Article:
ETF Trends
ETF Trends

By Corey Hoffstein, Newfound Research

There is a divide between asset management and financial planning. In the world of asset management, we often know very little about who is actually invested in our strategies and their unique situations and circumstances. Rather, we are left developing generic portfolios that often assume investors have infinite horizons, no spending requirements, and no tax constraints. Our research looks to maximize Sharpe and Information ratios (excess risk-adjusted return relative to benchmark tracking error).

Financial advisors and planners are left with the job of connecting the dots: bringing circumstance and product together to create a comprehensive client portfolio. Time is spent trying to understand liquidity needs, tolerance for risk, and the capacity for risk.

In normative financial market theory, these should come together nicely. Asset managers can simply maximize Sharpe ratios and financial advisors can increase or decrease the risk of these portfolios by introducing cash or leverage.

Except that doesn’t happen. Our experience is that investors loathe to sit on cash due to perceived opportunity cost (despite the fact that a barbelled portfolio of cash plus high risk assets may offer a higher expected return at the same risk level as a fully invested portfolio of low-risk assets). And leverage? Forget about it.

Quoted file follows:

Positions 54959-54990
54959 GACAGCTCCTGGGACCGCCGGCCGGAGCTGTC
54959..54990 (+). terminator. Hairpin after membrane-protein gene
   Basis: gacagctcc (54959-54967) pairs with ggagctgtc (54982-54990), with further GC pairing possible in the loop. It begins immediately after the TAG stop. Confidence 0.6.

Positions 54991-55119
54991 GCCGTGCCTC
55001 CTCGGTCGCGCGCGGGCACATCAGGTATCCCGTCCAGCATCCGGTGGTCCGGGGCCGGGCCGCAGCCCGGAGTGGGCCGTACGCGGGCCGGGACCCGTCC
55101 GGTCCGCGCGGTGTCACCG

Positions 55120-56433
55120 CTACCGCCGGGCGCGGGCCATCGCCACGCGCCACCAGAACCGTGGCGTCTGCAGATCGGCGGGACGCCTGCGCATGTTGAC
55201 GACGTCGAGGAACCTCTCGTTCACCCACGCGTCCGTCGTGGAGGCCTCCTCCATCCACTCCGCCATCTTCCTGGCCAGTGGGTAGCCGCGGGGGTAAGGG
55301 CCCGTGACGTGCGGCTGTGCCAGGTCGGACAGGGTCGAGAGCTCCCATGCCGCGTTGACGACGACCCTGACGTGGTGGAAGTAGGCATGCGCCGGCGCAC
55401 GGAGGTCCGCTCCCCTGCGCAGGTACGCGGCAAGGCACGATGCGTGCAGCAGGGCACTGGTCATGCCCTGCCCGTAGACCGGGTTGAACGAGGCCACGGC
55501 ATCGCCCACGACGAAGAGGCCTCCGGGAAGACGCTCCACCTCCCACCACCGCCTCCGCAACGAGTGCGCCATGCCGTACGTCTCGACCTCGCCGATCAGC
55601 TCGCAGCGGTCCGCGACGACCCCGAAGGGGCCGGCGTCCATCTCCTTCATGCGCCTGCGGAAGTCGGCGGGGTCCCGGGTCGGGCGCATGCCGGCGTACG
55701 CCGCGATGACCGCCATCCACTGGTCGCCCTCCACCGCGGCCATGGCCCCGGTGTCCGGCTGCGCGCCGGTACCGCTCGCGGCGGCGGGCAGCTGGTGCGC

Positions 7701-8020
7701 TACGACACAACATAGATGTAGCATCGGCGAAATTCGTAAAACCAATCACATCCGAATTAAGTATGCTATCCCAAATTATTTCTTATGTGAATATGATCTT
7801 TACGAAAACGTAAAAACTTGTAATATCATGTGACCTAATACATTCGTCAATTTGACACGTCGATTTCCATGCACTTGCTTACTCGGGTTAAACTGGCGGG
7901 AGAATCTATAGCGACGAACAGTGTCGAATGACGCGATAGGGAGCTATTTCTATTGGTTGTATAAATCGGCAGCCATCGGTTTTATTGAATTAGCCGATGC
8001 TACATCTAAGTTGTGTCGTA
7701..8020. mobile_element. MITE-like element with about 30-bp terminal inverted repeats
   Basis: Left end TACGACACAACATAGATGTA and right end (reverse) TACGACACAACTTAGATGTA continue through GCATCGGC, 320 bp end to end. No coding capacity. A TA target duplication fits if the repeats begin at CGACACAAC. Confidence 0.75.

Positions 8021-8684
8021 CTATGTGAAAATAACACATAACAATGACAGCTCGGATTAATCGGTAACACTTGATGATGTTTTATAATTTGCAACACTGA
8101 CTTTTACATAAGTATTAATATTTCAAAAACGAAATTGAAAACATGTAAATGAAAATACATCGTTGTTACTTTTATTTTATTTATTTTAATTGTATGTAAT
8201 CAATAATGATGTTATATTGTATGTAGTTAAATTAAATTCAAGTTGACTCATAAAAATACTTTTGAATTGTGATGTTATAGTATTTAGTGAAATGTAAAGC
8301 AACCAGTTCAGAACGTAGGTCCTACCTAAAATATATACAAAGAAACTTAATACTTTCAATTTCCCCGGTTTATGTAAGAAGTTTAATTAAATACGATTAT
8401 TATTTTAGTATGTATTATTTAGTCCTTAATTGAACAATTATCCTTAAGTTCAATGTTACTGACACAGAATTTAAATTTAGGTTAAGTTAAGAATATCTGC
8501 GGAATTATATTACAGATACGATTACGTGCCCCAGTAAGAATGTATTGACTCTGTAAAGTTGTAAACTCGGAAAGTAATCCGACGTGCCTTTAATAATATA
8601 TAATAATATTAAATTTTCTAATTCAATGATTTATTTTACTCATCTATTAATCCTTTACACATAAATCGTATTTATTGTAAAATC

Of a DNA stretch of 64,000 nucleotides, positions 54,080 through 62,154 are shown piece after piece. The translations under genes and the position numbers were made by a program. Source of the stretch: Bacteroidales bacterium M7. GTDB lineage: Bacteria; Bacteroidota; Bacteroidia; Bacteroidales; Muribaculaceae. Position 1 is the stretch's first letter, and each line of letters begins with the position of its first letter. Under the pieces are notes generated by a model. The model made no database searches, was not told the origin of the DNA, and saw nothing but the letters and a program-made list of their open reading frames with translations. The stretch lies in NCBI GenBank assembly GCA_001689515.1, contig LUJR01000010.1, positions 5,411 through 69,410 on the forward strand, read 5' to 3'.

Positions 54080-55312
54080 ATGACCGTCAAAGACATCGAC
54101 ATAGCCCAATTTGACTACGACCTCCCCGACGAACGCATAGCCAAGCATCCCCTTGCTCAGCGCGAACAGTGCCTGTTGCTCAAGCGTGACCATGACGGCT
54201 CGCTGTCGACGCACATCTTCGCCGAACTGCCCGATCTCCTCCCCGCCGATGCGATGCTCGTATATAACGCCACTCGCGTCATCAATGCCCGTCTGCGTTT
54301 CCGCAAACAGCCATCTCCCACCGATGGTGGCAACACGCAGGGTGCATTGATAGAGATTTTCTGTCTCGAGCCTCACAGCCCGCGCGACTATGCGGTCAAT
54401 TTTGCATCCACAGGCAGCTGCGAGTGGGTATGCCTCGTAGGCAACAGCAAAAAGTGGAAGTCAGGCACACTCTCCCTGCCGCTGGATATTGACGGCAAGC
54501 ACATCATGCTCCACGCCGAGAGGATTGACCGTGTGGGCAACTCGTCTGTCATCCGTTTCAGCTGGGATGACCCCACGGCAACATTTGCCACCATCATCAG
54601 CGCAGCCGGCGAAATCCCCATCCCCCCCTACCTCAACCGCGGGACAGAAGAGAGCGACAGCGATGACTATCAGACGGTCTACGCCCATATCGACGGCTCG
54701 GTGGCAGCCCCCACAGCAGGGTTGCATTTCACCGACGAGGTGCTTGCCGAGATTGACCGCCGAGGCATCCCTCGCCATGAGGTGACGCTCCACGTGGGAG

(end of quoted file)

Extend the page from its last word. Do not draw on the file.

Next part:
Which brings us to factor investing. Research and empirical evidence suggest that combining factors can increase an equity sleeve’s Information ratio. Recent multi-factor pieces have focused on whether mixed or integrated approaches offer the best Sharpe and Information ratios.

What is lost in the discussion is whether the same “optimal” multi-factor portfolio is necessarily appropriate across the entire spectrum of client risk profiles. In other words, can we just replace our U.S. Equity exposure with the same multi-factor portfolio in both our most conservative and most aggressive risk profiles?


In standard factor research, a long/short portfolio is constructed by creating a portfolio of long positions with a desired factor characteristic (e.g. cheap stocks or positively trending stocks) and a portfolio of short positions that have undesirable characteristics (e.g. expensive stocks or negatively trending stocks) . These portfolios are rebalanced to equal-weight each month to create a “self-financing” – or “dollar-neutral” – portfolio.

The problem with this approach is that in practice, investors exhibit an aversion to short-selling. In the marketplace we tend to see long-only portfolios that are “tilted”: they overweight securities found in the long leg of the factor and underweight those in the short leg. How much they can underweight, however, is limited by the position size of that security. So the ability to fully implement the factor, as academically defined, is diluted.

Related: Do Factors Market Time?

As we are trying to explicitly address the gap between asset management and financial planning, we want to focus on implementable results. Therefore, the long/short portfolios we will construct in this study will be long a long-only factor index and short the market. As we’ll see later, this will allow us to “net out” positions and create a portfolio that can be implemented for investors with no shorting.